New York City is a fun place to live and work, and absolutely anyone can make money here with professions you would never imagine could pay well.
Some of those occupations don’t even require much education, with compensations, mostly percentage based, shooting up to the sky.
One of the most profitable is of course “real estate agent”. With relation to New York City it translates into “rental broker”. With millions of people “trying to make it in the big city” and everyone looking to get a place in Manhattan, it is literally “fool’s gold” in the form of commission one makes when an apartment lease of 12 months say totaling $48k gets signed.
To those not following me – every time your client signs apartment lease broker takes 10-15% in fees, or one month rent as they simplify it to you. Doing math we get one apartment rented per month making you $3-5k, get two of those – you are in $6-10k ballpark. All you need to do, is show properties (it would be another long post here about run-down state of those) and collect people’s applications, charging them “processing fee” ranging from $15 to $150 dollars. Oh by the way, this fee is conveniently pocketed by the “background check” company which probably gives kickbacks to the agent or the agency. So even, if there is no business going on – rental agency is making money “processing” potential applicants.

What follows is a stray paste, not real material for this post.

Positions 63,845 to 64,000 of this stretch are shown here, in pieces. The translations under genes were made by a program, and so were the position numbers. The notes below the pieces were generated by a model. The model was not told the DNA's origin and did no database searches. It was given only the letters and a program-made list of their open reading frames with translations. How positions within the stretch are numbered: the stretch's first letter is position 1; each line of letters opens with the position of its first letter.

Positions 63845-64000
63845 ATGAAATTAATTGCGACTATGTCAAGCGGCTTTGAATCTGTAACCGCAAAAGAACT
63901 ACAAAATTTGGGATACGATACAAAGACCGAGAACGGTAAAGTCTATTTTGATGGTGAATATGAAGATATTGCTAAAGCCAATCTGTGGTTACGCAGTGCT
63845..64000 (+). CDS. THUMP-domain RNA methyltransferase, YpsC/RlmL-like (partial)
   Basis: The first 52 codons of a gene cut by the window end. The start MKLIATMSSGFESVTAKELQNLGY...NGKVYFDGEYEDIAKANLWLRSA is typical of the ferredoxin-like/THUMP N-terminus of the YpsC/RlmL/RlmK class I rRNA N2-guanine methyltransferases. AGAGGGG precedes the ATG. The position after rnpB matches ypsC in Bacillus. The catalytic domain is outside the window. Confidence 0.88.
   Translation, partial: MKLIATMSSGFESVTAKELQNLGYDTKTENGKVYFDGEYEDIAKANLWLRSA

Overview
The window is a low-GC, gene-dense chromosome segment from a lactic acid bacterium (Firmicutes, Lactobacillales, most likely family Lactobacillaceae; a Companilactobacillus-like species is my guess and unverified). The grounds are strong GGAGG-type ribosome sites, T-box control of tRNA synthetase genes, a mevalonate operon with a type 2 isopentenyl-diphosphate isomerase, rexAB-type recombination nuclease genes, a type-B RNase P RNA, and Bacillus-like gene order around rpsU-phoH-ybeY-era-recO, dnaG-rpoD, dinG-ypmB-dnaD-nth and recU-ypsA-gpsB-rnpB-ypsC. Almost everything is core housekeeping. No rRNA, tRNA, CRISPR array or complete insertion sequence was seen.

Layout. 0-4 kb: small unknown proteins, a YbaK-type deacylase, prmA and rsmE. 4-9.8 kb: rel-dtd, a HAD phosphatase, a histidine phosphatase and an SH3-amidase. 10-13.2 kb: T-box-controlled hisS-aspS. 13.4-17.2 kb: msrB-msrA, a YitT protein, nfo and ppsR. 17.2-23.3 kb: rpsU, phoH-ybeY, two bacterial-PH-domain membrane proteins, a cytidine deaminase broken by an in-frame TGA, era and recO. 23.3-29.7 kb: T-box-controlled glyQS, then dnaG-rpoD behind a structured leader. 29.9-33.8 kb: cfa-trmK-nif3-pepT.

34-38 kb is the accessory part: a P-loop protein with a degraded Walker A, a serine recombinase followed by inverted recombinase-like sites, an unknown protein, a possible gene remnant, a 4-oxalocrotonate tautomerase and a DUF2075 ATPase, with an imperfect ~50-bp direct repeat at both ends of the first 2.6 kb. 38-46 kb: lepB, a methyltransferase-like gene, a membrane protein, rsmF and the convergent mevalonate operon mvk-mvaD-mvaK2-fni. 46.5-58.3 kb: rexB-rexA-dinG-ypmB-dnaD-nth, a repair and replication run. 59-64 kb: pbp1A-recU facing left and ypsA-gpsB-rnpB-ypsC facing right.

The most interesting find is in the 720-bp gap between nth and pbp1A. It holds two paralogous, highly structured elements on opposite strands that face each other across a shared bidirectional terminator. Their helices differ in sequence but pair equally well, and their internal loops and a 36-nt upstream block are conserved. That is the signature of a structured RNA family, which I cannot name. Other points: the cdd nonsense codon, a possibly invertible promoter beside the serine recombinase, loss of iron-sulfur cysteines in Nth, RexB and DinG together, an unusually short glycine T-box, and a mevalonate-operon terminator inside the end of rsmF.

I will not spend my time here frustratedly describing conditions most people live in, paying New York City rents. You can read about those in numerous “bodega” blogs and forums.
Continuing talking about another “so-cool-job-paying-dope” professions, let’s focus on “recruiters”.
I’ve only had experience working with one type, which is technical or IT staffing companies – and my rant below mostly covers that.
It usually begins with an email about “exciting opportunity” available out there I receive from a recruiter. Except that, everyone knows, there is nothing exciting about job stress in New York – long hours and tight deadlines are definitely not.
With back and forth emails going about an opening, most recruiters match you based on keywords in the resume they have obtained somewhere or your LinkedIn profile. Being not so-tech-savvy, most of them do sloppy job of figuring out if you really fit what the client is looking for. And it is totally understandable, have they known all the frameworks and languages from your resume – they would be already employed by a company making $100k a year writing code.
And here we come to the second piece of puzzle, a man on the inside. Having connections with client HR (someone on the inside) is that “magical component” which plays the final card.
In a stress-free scenario being a recruiter requires your little knowledge of IT and luck in finding the right person fitting job profile and compensation is yours! How much is it? Usually, just like with “rental brokers” – one salary or 10% of your annual income.
With most of IT jobs being in the ballpark of $100-120k placing one person a month gives you $10-12k. Not bad, right?